Preparing to preach on Pentecost Sunday I was pondering the people in Jerusalem hearing the Gospel in their own language and came across this in my commentaries:

What language would you speak in your missional location, if you were filled with the Holy Spirit? How might those outside your congregation hear their mother tongue and be welcomed home?

That in the end was the challenge I brought to Fitzroy, as a Session and congregation. For whatever reason, the good news of Jesus is being lost in translation in the world today. 

It would be easy to read Romans 10:14, “How, then, can they call on the one they have not believed in? And how can they believe in the one of whom they have not heard? And how can they hear without someone preaching to them?” and say that therefore we need to preach. Actually what we should maybe draw from it is that we need to get heard.

In 2019 preaching doesn’t get heard the way it did in 1959 or even 1989. Something has shifted and the way the modern western world communicates has changed how people hear. In Uganda I could stand in the middle of Arua and gather a crowd with my preaching. Not so at Corn Market.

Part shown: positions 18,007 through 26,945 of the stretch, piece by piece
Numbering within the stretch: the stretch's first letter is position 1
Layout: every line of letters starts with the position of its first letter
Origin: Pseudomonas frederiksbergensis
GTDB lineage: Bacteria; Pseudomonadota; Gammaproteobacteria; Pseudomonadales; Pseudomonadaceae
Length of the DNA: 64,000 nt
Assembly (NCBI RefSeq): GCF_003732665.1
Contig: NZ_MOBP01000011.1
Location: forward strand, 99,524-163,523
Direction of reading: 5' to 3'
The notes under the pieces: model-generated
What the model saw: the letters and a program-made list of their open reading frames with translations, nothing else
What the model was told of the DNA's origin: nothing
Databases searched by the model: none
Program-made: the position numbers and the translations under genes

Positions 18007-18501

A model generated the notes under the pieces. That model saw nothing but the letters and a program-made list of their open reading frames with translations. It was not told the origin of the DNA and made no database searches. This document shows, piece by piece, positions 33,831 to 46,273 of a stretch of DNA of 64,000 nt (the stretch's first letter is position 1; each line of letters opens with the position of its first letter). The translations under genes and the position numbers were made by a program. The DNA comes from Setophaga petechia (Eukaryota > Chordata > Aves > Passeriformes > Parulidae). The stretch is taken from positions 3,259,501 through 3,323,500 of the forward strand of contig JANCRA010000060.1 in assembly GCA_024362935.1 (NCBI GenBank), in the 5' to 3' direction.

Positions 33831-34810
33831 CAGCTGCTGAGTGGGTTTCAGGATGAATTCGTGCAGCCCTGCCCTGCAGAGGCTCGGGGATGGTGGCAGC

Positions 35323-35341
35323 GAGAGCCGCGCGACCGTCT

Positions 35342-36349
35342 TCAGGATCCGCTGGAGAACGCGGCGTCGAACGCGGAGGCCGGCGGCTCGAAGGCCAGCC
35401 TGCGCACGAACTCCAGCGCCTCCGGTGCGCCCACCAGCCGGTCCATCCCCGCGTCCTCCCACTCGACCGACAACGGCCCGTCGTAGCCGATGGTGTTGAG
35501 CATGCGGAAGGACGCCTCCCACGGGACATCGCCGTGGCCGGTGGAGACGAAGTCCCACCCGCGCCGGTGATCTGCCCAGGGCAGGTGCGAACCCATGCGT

The Spirit needs to help us decipher the means to get heard. The visual is so much more important in an image dominated world. Neil Postman in his insightful book Amusing Ourselves To Death helped us see that image dominated learning leads to us being more subjective in our sieving of information. 

If we want heard, communication needs to change in response. Actions speak louder than words has never been more true. John’s poetry of the word becoming flesh suggests Jesus was ahead of this but are we?

In the Church we still lean heavily on the preaching, even when we see it getting lost in the translation. We have also got into a habit of our actions contradicting our words. 

This week at the Presbyterian General Assembly we voted yet again to remain out of fellowship with our mother Church, the Church of Scotland, because of their more liberal take on the LGBT issue. We refuse to engage with them while at the same time encouraging our political leaders in Stormont to get over their differences and work together. That simply is not getting heard. That is big time lost in the translation.

Holy Spirit come. Give us discernment. Help us communicate in ways that the world around can hear the Gospel in their own cultural language! 


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